What does Mike Elk (Mr.) want, anyway? Well, he seems to want to give TSA agents more power. Specifically, he wants the United States to confer upon TSA agents the power to arrest Americans:

TSA cannot legally arrest or detain power under powers granted to it by the federal government; in order to make arrests, TSA workers must call local police situated in the airport.

TSA workers' inability to detain or arrest people also hinders their ability to protect airlines in general. “My job is to stand in the exit doors that passengers from arriving flights are leaving. I am supposed to stop people from entering the airport through those doors, but if somebody tries to run through those doors, all I can do is yell at them to stop and call the police,” said one TSA employee who wished to remain anonymous for fear of losing her job.

If they only had that power, TSA agents could feel swell again. They could arrest people themselves for "assault" and "disorderly conduct" and for having sequential checks or carrying too much cash or for generally failing to respect their authority, rather than waiting for police officers trained (sort of, occasionally) in crime detection and law enforcement.

What else does Mike Elk want? Well, he wants Americans to adjust their priorities. Just as the TSA wants Americans to return to the days of unquestioning compliance, Mike Elk wants Americans to focus not so much on the fact that TSA agents are making money by subjecting them to demeaning and largely pointless searches, but on the fact that it's an unpleasant job, and agents need a better contract:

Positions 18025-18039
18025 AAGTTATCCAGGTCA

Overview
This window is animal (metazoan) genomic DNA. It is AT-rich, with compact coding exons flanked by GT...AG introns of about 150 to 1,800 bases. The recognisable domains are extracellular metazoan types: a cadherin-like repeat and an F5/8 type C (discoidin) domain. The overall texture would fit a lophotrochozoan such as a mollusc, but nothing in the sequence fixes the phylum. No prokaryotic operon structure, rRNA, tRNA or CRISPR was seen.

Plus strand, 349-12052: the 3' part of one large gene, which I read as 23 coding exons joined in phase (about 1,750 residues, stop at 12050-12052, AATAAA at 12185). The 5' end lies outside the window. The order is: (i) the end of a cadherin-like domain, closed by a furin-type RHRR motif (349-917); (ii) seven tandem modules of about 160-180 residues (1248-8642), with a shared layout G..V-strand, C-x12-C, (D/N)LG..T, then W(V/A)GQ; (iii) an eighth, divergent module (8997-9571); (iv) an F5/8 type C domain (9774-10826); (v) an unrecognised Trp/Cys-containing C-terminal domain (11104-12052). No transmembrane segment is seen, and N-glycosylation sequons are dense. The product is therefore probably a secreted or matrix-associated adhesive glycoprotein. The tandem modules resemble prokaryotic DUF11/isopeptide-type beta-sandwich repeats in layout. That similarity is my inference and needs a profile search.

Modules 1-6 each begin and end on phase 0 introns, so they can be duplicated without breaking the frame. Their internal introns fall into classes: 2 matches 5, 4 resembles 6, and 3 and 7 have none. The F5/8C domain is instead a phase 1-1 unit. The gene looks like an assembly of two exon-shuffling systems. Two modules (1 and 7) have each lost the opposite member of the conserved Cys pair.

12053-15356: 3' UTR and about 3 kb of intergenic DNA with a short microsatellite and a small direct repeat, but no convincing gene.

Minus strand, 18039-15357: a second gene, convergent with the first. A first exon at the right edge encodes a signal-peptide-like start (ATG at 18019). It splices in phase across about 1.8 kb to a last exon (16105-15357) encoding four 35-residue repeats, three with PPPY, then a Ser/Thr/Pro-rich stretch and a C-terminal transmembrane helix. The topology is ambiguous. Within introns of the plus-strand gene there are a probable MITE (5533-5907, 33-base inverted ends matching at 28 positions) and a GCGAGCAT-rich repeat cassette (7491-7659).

While there has been a very high degree of concern among progressives about the search policies of TSA, the often brutal working conditions of 44,000 people charged with protecting our airports have largely gone unnoticed. If those conditions had received as much media attention as the search procedures they are charged with implementing, it's possible America's newly unionized airport screeners might have had a first contract by now.

Damn those selfish Americans! Damn them for thinking that TSA agents are making money by subjecting Americans to unwarranted abuse in the name of insipid security theater! Damn them for thinking that TSA agents across America are drunk with power, largely incompetent to conduct their mostly symbolic job, and subject to very little scrutiny from a mostly canine news media! Oh, won't somebody think of the gropers?

Well, Mike Elk, I have thought about it. I've thought about the plight of people who have decided that it's okay to take a paycheck to promote the security state, advance the cause of unquestioning compliance with government demands, demean travelers without just cause, and stand in as feckless scarecrows. I've thought considerably about it. And now I invite you to examine my wellspring of sympathy, and do so methodically and carefully.